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Live chat with Dave Jordan, executive director of Community Action Council

September 11, 2007|By

We will be chatting at noon today with Dave Jordan, executive director of Community Action Council, and Richard Cline, director of the Virginia Council of Churches Refugee Program. Our guests will speak and answer questions about the Sept. 19 HCC forum on refugees resettlement.

You can participate by sending your questions to us by clicking here.




Jenny: Why Hagerstown? Because this is a Virginia Council of Churches effort, why not Virginia?

Richard: Refugee resettlement has taken place in Western Maryland, including Hagerstown, since the 1980s. The resettlement was coordinated by the Church of the Brethren out of New Windsor, MD. The Church of the Brethren wanted to separate the areas into two. One - a national promotion of refeugee resettlement among its churches and two- direct services to refugees who settled in the western Maryland area. In 2001 the Virginia Council of Churches was asked to take over the local resettlement effort. The Church of the Brethren operates through Church World Service, the VCC is an affiliate of Church World Service. This was just looked upon as a good fit and a way to continue the program. This is why we are here in Maryland.

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Jenny: Prior to bringing the refugees to Washington County, what efforts were made to make connections with the local Council of Churches or individual churches to support and welcome these people?

Richard: Every state that resetttles refugees has a state refugee coordinator. Maryland's coordinator, Ed Lin, met with City Council. He also met with the Washington County Health Department, Department of Social Services, and other leaders in the community. I met with leaders of the Hagerstown Area Religious community. From my initial meeting, an interfaith religious group was formed that helped to resettle refugees in the initial arrivals into Hagerstown.




Jenny: Many in the community felt that the refugees were bought in under cloak of darkness to avoid public outcry. Approaching the community first would have avoided most of that. Of course, for everyone, hind-sight is 20-20. That said, what efforts and connections with local church groups and others have been made in Washington County to insure community support?

Richard: When you consider that refugees have been here since the early 90's and that efforts were made to explain the program, early on in our involvement we sought to avoid the darkness. Over the last two months, a concerted effort has been made to involve local churches, community groups, and volunteers to provide support for refugees.




Moderator: Does VCC have any sites in Virginia?

RIchard: We resettle refugees at four sites within Virginia. Our largest resettlement site is in Richmond. Followed by Newport News, Harrisonburg, and Manassas.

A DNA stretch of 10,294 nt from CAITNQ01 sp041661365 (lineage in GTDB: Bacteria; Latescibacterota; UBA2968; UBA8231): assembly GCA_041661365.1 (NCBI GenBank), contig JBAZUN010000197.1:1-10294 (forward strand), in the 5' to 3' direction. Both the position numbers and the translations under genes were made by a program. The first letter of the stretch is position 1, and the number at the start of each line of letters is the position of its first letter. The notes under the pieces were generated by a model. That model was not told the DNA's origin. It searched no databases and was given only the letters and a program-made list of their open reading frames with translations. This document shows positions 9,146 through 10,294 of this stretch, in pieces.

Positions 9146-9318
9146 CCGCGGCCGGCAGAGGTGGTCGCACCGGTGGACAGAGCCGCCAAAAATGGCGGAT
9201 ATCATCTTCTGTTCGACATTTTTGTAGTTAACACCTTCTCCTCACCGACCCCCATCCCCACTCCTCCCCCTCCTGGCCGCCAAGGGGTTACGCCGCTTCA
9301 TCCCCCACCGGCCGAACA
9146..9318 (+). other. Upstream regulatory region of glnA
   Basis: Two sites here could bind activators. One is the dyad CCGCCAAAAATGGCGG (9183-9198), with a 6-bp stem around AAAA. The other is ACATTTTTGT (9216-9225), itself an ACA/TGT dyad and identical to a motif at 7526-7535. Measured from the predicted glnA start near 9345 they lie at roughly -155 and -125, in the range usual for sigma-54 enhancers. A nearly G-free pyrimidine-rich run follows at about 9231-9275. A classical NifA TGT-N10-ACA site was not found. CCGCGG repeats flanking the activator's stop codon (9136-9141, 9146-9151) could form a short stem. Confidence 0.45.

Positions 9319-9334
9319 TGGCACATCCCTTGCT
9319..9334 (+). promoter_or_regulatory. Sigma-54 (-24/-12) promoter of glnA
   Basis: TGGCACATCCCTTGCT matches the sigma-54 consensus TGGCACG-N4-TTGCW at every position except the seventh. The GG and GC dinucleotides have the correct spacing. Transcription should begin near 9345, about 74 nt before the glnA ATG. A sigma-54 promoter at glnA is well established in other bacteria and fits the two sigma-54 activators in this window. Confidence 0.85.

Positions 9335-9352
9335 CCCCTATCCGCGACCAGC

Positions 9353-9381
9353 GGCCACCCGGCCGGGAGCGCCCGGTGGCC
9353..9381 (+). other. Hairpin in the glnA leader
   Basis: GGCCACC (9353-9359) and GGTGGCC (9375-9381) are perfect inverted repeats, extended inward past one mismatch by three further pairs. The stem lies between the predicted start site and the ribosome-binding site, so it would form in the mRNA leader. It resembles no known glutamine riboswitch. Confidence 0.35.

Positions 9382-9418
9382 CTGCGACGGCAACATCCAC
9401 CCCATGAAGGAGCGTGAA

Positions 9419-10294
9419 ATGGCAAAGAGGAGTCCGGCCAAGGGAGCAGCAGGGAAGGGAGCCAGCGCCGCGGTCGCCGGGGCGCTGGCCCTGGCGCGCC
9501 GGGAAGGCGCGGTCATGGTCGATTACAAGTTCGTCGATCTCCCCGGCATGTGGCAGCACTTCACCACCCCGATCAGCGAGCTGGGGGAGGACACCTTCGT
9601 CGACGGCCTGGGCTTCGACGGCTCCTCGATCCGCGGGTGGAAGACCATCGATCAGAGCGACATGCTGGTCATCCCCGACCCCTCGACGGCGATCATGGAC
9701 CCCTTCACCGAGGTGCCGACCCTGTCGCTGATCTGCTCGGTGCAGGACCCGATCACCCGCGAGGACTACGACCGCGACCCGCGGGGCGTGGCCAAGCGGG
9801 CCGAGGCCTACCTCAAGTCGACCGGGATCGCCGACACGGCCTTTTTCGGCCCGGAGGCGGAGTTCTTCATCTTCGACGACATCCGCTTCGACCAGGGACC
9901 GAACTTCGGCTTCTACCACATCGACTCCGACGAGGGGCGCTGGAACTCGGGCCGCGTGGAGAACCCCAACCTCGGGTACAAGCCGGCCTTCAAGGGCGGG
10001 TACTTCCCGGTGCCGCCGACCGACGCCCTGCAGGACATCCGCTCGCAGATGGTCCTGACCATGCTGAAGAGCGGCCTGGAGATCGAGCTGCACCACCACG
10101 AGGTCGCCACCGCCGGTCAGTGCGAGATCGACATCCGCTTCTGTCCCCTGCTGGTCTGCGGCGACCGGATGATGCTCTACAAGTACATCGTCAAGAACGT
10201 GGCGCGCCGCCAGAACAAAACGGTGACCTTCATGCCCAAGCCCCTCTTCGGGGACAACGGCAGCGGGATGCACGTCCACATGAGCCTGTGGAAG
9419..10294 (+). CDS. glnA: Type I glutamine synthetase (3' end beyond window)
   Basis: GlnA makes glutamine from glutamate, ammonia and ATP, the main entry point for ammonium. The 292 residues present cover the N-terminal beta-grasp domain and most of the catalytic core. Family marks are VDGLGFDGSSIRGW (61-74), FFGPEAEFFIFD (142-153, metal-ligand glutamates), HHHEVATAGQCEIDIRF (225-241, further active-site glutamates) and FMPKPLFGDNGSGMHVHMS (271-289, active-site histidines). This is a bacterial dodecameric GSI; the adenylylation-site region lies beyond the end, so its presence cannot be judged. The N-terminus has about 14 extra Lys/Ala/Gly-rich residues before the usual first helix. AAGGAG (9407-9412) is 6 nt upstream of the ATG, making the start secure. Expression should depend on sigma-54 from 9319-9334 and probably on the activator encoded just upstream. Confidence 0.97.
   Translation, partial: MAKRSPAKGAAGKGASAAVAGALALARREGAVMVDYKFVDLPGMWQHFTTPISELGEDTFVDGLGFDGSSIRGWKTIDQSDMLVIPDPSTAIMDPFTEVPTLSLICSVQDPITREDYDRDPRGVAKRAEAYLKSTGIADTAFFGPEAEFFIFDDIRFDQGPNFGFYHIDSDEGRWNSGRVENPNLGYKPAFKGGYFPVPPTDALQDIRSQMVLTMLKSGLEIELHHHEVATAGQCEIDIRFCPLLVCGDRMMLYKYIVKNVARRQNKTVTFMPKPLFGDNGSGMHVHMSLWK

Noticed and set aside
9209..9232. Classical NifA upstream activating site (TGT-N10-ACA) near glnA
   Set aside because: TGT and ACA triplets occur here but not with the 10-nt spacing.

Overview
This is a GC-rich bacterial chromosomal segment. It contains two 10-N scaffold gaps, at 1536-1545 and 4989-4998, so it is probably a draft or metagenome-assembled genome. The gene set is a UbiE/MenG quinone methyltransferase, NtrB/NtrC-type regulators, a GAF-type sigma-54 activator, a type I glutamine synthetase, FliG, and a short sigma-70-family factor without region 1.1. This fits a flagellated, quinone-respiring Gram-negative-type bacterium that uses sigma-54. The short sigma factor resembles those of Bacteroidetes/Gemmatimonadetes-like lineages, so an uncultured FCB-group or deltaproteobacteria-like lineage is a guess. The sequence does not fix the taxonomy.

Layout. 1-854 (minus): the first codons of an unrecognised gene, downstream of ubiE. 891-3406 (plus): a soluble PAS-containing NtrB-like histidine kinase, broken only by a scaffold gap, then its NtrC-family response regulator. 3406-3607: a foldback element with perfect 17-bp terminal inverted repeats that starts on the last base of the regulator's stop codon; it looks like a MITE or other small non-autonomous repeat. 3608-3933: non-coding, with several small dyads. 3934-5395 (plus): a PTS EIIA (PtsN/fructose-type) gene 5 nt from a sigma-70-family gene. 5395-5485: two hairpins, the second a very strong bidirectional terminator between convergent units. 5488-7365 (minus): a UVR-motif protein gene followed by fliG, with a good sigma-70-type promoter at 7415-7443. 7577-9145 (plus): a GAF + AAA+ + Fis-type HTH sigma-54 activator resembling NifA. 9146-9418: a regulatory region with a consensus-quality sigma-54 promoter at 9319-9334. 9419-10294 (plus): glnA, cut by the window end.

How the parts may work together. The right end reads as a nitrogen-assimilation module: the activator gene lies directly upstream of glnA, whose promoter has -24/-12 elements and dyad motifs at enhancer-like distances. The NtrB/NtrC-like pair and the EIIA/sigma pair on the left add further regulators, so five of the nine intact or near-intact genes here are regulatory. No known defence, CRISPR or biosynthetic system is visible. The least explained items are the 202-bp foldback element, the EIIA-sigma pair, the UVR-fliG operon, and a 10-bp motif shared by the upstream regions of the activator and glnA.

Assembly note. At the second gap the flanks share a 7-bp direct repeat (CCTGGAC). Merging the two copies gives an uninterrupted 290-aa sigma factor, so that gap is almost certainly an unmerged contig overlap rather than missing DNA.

Moderator: In his opinion article earlier this year, Dave Jordan criticized the VCC for its poor communication. Has that been remedied?

Dave: I feel that with the forum coming up on Sept 19, along with the monthly meetings that have been taking place since January, communication has taken great strides in providing everyone with information about the Resettlement Program.




Amy: For what ever reason, adequate word did not get out to the masses or

those who have shown an interested in volunteering in the past.That

is why some of the editorials have been deemed quite hurtful to many

who would ordinarily be out there helping. How can we help? Are there

programs or ways to assist the main office, at a main Church, or

Pangborne School or in the the neighborhoods housing the refugees. (I

understand,a high concentration are in that area.)

Richard: There are many ways to become involved with the program. You can volunteer to help with transportation and community orientation, your church or civic organization can assist with donations of household good and items,(ie, furniture, cookware, towels, sundry items,) all those items for people to set up house. If you happen to have an older vehicle that runs, you might want to donate it. Your donation would help provide a family transportation to work. You can contact the Hagerstown office 301-665-9564 and ask to talk to Mary Beth or Dan.




Moderator: Does Washington County have enough low-cost housing to absorb any more refugees?

Dave: I would suggest this is more an afforable housing issue than a low income housing question. There is limited supply of low income housing for families but I do not see this as a refugee issue.

Richard: I only know of two refugee families that are currently in low income housing. One is an elderly couple, the other a single mother with three children. By far most refugees live in market rate housing. Hagerstown has a very favorable ratio of income to rental rates, one of the best of all of our resettlement sites.




Moderator: What is the fiscal impact of the refugees on the school system? Do we pay for the cost of teaching their children English?

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